Monday, September 22, 2008

Homeward Bound.

Tonight I have walked the surface of the world.
A couple , or so, pints after work. A good conversation. Lead to me returning home much later than anticipated or wanted. A swift traverse of the city, subterranean. The familiar rush not experienced as I am travelling much later than usual. Fifteen minutes after the hour and they finally announce the half past train. I am petulant only because they are following the usual pattern (announce the next train I want fifteen minutes before I am due to catch it). Petulant only because I chose to walk the surface for a change. Usually I am whisked at breakneck speeds under the surface of the city by various underground systems. Tonight I chose to leave the underground at Embankment and walk across the bridge to Waterloo.
And what a delight it was. Exiting the station on the north of the river, heading south, the first delicacy I am presented with is a half moon, a pastel peach, resplendent above St Paul's the skyline broken by the virulent blackness of the tower blocks counter pointed by the variegated jewellery of their lighted windows. I join various random people in stopping and just experiencing the beauty of the vista.
I am drawn on by the need to get home, else I could (would) still be standing there now. I promenade onwards exchanging fleeting looks with other passers by. My ear is delighted by a strong blues riff played by a very competent busker. I express my regret to him that I only have ten pence to give him. I wonder if he realises that I have actually donated all of my liquid assets to him, all the currency I will hold in the world, until next pay day.
Onwards still, I am assailed by the delicate scents of the Chinese restaurants south of the river, briefly opposed by the succulent relief of cooking beef from the burger bar underneath the bridge end.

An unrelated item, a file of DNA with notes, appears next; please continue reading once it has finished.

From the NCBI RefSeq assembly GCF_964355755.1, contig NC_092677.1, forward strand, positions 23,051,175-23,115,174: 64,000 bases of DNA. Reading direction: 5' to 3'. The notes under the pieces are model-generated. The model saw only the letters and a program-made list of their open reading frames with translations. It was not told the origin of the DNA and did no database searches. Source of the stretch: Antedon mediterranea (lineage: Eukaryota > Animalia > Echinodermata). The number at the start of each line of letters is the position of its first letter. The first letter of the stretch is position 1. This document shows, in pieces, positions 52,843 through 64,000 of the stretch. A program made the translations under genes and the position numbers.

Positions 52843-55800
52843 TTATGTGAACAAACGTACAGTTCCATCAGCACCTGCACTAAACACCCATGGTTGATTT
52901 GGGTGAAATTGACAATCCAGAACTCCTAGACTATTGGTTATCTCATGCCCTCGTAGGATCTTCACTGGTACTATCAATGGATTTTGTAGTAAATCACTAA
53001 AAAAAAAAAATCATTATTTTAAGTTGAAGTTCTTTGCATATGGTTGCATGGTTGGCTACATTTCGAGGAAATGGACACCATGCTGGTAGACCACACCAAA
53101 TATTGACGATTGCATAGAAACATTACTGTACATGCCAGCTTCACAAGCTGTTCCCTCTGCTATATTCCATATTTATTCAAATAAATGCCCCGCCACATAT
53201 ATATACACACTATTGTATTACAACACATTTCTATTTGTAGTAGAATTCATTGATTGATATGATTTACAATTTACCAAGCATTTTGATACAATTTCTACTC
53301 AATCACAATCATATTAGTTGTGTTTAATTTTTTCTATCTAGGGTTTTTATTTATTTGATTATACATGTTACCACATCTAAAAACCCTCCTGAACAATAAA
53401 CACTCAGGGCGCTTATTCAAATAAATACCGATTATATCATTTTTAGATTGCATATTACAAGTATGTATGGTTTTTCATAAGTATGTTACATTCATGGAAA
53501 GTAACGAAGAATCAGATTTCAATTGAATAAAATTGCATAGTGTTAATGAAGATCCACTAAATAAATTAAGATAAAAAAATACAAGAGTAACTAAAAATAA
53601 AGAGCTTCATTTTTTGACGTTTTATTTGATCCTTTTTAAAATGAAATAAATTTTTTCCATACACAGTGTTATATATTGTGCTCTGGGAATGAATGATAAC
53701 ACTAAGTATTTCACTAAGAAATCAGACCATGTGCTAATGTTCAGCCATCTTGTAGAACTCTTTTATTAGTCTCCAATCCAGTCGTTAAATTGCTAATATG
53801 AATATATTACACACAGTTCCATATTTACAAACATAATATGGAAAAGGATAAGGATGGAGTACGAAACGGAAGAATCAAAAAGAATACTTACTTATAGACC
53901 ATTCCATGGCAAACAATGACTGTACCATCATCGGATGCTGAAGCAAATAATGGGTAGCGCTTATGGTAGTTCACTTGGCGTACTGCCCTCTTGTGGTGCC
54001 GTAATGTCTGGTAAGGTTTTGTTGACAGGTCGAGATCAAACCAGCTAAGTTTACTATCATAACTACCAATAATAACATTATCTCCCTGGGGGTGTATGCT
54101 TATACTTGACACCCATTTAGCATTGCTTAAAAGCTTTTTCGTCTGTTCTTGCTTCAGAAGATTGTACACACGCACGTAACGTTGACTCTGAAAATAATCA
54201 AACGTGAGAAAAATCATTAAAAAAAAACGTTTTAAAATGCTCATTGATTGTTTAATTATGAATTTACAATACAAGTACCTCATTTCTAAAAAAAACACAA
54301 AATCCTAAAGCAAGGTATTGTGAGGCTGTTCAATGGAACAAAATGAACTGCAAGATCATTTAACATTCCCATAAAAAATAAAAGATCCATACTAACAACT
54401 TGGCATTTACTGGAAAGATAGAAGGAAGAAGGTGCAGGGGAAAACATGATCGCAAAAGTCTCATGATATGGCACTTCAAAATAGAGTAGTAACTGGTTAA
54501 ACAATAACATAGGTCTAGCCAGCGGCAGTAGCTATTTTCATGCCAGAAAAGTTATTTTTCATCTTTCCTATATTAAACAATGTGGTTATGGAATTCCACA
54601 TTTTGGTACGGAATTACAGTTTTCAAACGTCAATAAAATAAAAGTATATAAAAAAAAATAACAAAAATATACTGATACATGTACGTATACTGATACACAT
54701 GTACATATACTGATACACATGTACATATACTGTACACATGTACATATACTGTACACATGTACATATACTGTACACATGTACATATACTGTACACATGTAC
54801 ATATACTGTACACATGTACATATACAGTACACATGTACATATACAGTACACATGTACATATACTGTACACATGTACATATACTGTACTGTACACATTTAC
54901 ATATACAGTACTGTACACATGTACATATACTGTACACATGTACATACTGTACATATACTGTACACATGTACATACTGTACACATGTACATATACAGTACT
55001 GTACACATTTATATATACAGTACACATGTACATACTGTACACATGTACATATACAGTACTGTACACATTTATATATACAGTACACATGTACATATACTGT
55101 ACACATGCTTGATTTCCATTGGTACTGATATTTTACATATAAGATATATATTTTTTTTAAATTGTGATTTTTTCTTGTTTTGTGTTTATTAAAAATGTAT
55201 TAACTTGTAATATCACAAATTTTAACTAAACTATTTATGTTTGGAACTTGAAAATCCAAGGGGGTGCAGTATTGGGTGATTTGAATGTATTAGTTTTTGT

Down the stairs and past the vast overspill of the various restaurant, that I still promise myself I will partake of eventually. The massed revellers spilling onto the pavement, in both their need to smoke and their need to socialise, and getting in my way briefly. The joyously camp exclamation of a restaurant patron as to his choice being this and how it was his particular favourite “how loverly!” The joy of a tiny boy playing “kick about” with a beach ball getting it stuck above the door of one of the little establishments. One final look back across the river, the lights ablaze, and onwards into the station. 
Onwards under the train tracks, avoiding the homeless beggars, no longer holding cash so of no use to them. Assailed by the discordant rhythm of an African musician, never sure if the unfamiliar rhythm is actually music or just discordant random noise.
Across the dual crossing and past the stairs where past weeks ago a seller of the “Big Issue” had attempted to smile me out, chastising me into buying a copy by smiling so much I had no choice. Unfortunately I am emotionally bullet proof to such tactics, I buy where I choose not where I am bullied. On into the station past the, now, disused “Eurostar” terminal. Boarded and disused. Finally to stand, amongst vastly less people than usual on the concourse awaiting the announcement of my train home.

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Friday, September 19, 2008

From my original Disertation some 15 years ago.

This is a piece of writing that was going to be the introduction to my dissertation a while ago (15 years ago). Sorry was digging through some old files and found this.

At first I found this very hard to put ideas down on paper. How can you attempt to even begin to represent an entity, a concept as vast as this in such a limited arena, text? All the time my mind changes direction , becomes distracted by tangents that seem to fit but not in places where they could be useful or not. The problem is the liner form of dissertation that does not directly reflect the subject of the internet the way the internet would reflect itself. Without “hyper-links” and hot buttons to whisk the reader off too ever more divergent sources as the writer wishes this piece of writing must remain clinical and antiseptic in the least. Perhaps at some point I will have the opportunity to translate this document into hypertext as it should be. Babbage, much like Oppenheimer, was only trying to solve a short term problem when he designed the difference engine and his analytical engine in eighteen thirty five. Like most scientist he could not have envisaged the resultant effect on western culture in the late twentieth century.
 “The internet, that great big anorak of world culture!”